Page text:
An Open Heart

This story was published in the local literary magazine, Rough-Writers INK, last year. Reading it now, I have to say that I’m not very happy with it. I have some ideas on changes to be made, but thought it would be interesting to see what you thought as well. Please comment and let me know what you think.

An Open Heart, by John Marte

“Do you want to go in the water with the rest of them?” I asked Carl.

Carl looked to where the other children were playing in the ocean, beyond the breakers. Looking at them, you wouldn’t have known that they were all dealing with Type I diabetes, needing frequent monitoring of their blood sugar levels and diet. Most were dependent on multiple injections of insulin daily as well. And most couldn’t have gone to summer camp if this program hadn’t existed.

Looking away from the healthy looking children in the water, I braced myself to look over at Carl. Looking at him remained a bit of shock, even after a few days. He was small for his age, and his arms and legs were painfully thin. He looked especially gaunt around the face, where his cheek bones stuck out through thin flesh, and dark circles resided under his eyes. The rest of his skull was also plainly visible, since his hair had thinned considerably; the aftermath of chemotherapy.

He had his shirt off, revealing more evidence of his health challenges. He was pale, and his blue veins were visible across his chest and thin shoulders. His chest was marked by the beginning of a thick scar that ran from his collar bone down across his distended belly. This scar was from the open heart surgery he’d had 4 years previous. The swelling of his belly was not dissimilar from the pictures that had been coming out of Ethiopia recently of children that were starving to death.

“I’m not sure I can make it past the waves to get to where they are,” Carl said, peering into the bright sunlight to where most of the rest of the group was.

I could understand his reluctance, as I wasn’t a great swimmer and didn’t like getting water into my eyes or down my throat.

“How about if I carry you past there?” I asked, almost wishing he’d say no.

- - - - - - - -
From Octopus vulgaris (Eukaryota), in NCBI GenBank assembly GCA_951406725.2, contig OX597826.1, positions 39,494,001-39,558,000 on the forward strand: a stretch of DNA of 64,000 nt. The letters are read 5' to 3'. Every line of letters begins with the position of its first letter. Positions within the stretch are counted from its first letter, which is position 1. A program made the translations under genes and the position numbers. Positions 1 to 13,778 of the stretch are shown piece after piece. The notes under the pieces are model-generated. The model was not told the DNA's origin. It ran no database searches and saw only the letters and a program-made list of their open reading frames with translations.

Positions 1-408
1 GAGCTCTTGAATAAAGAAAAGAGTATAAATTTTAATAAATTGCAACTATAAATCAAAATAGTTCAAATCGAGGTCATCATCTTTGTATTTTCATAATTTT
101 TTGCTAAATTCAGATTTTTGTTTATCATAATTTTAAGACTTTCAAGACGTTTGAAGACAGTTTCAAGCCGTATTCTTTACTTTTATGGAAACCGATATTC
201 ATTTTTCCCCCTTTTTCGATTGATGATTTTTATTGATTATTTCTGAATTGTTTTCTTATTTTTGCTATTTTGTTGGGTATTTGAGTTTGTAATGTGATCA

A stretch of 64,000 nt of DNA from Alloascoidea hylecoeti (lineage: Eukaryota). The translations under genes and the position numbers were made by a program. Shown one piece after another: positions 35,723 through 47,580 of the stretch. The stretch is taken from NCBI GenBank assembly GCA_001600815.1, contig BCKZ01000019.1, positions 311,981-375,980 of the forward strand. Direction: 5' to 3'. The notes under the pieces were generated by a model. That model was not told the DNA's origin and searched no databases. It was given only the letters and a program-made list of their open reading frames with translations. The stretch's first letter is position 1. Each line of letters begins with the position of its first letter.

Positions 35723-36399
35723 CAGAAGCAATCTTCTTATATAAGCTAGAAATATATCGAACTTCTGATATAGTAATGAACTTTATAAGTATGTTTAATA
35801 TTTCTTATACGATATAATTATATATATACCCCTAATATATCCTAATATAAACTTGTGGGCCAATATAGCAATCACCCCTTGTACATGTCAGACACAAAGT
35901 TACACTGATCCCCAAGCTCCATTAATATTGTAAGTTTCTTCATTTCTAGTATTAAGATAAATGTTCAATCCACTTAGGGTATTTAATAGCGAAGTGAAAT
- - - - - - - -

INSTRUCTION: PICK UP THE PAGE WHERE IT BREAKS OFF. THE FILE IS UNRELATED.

This week at summer camp was an opportunity for these kids to be together with others that were like them, kids that they wouldn’t have to explain their conditions to. And although Carl’s was an extreme case, he was just as accepted as the kids that looked normal. They didn’t exclude him, nor did he shy away from at least trying most of the activities that were offered.

“Yes, I think that would be OK,” Carl said, already starting to walk toward the water line. I followed him, waiting briefly while he got his feet wet, smooshing his toes through the sand and small sea shells. When he was ready, he wrapped his arms around my neck as I picked him up. He felt remarkably warm as I walked into the chill water, paying attention to my footing and keeping an eye Carl to see if he got frightened and wanted me to take him back. The water went deeper around my body, the rhythm of the waves and the sound of the water collapsing on the shore almost hypnotic. We were about 15 feet from the other kids and Carl was trusting me to get him that final distance to where they were floating and splashing each other laughing…

And I failed him.

The wave that struck when the water was just over my belly had built more strongly than the ones before, the water surging. Our mutual buoyancy pulled us up, our heads remaining above water, but my feet lost contact with the sea floor. When the wave rapidly subsided, I found my feet were no longer under me, and that we went under the surface. I lost hold of Carl and frantically tried to set myself upright, imagining the worst happening to Carl before I could get to him.

When I got my head above water and my vision cleared, I found Carl among the other children, already laughing and smiling, floating without any problem.

The contrast between my panic and his joyful acceptance was remarkable. In the midst of everything that I was so anxious about, he was simply happy; not happy in spite of his challenges, nor happy because he was overcoming his difficulties. The way we adults think of happiness is so needlessly complicated. He was simply happy, without needing a reason or because doing so was meant to be a victory against tribulation. With that realization, I knew that Carl and those other kids were the real counselors here.

© 2009, John Marte

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